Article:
The $800 million market-cap SYI uses basic fundamental data to choose its investments — things like earnings per share (EPS) growth on a three to five year basis. It also uses thresholds of price/earnings ratios, cash flow analysis, returns on equity and dividend yields to determine its portfolio.
Look through its near 40 constituents, and you’ll see most of the ASX 20, including the banks, Woolworths and Telstra [ASX:TLS], and stocks like Amcor [ASX:AMC] and Insurance Australia Group [ASX:IAG].
For someone looking to gain access to these biggest companies on the ASX, along with regular dividends (SYI pays out its distributions quarterly), this allows them to gain this exposure and income through the one holding.
BlackRock offers a similar product — the iShares S&P/ASX Dividend Opportunities ETF [ASX:IHD] — which also targets the largest stocks on the ASX. Look at its constituents and you’ll soon see a similar holding to SYI. It currently trades on a 6.3% yield, and also pays its distributions quarterly.
It’s a pretty competitive field, with Vanguard also offering the Australian Shares High Yield ETF [ASX:VHY], although it doesn’t hold any of the REITs, and Russell’s High Dividend Australian Shares ETF [ASX:RDV], which includes REITs, plus insurance companies and regional banks like Suncorp [ASX:SUN], and Bendigo and Adelaide Bank [ASX:BEN].
More recently, the list of income focused ETFs has grown to include active funds, like BetaShares’ Australian Dividend Harvester Fund [ASX:HVST]. While those mentioned above use a ‘buy and hold’ type approach, HVST uses a rotational strategy to buy into stocks about to pay a dividend, selling them after the dividend has been paid.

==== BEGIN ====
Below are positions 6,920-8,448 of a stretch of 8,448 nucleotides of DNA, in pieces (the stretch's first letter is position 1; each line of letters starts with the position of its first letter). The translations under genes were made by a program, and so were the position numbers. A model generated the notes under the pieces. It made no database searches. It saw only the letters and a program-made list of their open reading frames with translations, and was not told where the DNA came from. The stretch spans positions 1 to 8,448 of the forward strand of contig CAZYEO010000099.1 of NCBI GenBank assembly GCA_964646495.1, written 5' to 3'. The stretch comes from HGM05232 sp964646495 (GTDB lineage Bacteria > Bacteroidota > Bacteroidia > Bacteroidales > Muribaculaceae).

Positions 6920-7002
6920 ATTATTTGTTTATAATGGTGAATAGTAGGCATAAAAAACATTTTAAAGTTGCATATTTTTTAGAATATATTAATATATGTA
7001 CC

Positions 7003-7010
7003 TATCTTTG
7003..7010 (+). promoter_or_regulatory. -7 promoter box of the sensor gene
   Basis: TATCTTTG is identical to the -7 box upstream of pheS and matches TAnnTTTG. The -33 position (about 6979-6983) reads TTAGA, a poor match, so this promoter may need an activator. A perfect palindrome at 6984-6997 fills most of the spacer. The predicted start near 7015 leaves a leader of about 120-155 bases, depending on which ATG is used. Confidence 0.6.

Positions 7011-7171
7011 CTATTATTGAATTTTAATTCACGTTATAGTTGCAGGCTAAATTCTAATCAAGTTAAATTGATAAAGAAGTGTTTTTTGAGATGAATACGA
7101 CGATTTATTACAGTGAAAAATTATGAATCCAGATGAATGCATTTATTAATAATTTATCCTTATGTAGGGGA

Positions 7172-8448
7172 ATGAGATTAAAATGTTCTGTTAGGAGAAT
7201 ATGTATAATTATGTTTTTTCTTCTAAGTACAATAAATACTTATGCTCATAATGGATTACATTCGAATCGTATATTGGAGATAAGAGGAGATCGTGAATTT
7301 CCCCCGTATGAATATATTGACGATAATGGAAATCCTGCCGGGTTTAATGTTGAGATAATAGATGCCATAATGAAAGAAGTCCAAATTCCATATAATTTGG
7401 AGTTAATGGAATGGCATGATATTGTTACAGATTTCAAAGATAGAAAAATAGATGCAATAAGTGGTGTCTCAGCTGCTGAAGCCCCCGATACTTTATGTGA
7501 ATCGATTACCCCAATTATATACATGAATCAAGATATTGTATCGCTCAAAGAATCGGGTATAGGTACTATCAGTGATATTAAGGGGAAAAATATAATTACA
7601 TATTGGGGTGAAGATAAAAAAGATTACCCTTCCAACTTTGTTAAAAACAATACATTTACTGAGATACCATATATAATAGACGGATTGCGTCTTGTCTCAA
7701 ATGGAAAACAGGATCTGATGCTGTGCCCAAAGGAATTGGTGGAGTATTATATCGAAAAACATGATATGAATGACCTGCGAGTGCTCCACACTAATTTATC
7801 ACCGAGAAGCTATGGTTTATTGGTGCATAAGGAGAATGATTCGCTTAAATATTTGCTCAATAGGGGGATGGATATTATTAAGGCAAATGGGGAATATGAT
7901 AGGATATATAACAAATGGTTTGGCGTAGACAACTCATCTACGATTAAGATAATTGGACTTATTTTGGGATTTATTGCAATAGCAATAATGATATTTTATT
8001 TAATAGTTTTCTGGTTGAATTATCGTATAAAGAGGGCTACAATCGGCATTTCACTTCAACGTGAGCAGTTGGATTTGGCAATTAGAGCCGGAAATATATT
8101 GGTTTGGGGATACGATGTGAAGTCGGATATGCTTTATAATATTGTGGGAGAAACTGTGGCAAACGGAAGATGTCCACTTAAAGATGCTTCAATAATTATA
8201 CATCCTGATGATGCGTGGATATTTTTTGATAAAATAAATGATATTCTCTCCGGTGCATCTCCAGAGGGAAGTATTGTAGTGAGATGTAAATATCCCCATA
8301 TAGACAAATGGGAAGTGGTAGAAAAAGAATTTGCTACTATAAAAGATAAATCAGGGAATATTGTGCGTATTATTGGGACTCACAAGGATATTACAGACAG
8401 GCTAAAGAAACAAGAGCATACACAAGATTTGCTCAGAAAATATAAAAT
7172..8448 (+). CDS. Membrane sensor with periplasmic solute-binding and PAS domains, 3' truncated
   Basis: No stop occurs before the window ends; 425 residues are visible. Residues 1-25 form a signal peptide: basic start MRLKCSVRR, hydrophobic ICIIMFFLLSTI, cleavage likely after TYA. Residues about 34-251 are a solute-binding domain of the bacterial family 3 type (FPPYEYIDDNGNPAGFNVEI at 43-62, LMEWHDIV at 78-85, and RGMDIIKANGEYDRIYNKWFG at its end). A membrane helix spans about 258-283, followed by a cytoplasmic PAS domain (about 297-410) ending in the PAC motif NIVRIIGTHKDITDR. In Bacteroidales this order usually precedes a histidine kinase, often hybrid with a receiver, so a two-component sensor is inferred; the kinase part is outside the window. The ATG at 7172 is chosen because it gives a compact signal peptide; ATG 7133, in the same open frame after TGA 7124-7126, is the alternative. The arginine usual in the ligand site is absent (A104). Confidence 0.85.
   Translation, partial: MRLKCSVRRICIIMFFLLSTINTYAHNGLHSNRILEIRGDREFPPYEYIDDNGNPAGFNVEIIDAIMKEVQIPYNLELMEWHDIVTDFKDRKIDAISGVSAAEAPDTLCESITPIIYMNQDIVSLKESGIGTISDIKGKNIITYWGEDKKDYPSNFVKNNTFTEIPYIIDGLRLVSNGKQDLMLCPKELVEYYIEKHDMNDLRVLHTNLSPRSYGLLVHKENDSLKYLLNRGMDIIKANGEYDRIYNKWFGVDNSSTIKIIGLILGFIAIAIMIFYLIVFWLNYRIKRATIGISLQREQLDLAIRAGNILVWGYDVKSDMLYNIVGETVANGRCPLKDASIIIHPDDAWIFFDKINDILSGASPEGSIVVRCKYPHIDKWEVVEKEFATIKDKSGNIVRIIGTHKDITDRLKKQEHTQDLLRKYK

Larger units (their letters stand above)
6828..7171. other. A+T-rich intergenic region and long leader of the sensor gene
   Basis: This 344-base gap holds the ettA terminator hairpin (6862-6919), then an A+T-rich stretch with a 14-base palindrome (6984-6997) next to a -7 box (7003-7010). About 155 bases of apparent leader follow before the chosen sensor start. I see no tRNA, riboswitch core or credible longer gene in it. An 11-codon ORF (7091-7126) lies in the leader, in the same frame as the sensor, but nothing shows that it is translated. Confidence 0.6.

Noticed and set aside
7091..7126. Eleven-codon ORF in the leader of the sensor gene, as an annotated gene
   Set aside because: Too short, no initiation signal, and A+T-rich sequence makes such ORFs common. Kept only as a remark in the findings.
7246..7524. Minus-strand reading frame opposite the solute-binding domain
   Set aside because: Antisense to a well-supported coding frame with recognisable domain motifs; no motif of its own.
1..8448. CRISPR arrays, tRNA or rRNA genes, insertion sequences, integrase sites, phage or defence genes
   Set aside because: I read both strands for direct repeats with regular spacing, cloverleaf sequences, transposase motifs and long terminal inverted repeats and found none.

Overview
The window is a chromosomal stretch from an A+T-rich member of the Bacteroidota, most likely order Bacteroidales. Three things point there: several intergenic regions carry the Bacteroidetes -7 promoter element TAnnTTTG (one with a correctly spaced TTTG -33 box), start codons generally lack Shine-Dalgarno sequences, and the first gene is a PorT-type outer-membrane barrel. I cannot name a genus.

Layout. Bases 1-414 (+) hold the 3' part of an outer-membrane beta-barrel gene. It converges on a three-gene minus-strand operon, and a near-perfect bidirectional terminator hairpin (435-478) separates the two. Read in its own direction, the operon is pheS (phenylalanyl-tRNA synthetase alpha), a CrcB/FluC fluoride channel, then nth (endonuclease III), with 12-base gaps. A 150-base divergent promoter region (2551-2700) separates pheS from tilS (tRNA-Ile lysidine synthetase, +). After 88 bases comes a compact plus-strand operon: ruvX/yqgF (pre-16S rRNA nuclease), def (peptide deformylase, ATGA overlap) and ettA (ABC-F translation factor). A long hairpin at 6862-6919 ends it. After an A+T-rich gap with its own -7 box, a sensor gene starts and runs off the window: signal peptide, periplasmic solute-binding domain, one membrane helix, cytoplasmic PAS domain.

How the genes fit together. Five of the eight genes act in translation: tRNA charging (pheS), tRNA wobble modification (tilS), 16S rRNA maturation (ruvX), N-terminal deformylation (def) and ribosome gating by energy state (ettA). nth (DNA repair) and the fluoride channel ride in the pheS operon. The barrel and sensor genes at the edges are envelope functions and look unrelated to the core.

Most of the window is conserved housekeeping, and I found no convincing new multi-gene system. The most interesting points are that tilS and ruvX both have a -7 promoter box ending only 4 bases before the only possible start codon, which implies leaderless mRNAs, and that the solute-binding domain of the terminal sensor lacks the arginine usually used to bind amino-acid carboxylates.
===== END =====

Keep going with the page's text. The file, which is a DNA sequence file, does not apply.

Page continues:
There are holding rules that apply for franking credits but, typically, HVST rebalances its portfolio every two months to get ready for the next lot of dividend-paying stocks. While HVST currently trades on a higher yield than other income ETFs, its share price has performed less well compared to the others.
With no one expecting a rise in our official cash rate any time soon, you can expect to see the popularity in income based ETFs rise. If these type of ETFs do appeal, take some time to check out their investment strategy, and the shares they hold, before looking to invest your funds.
As management fees can put a real dent in total returns, make sure you check out the fees quoted by the ETF providers. While some, like Vanguard, have a flat fee, some have both management and performance fees, which can be several times more expensive.
And always understand the product. Despite paying a regular income, the value of ETFs will still fall if the underlying shares they hold fall in value. So think of it as holding a portfolio of stocks, through just the one holding.
Editor, Total Income
From the Port Phillip Publishing Library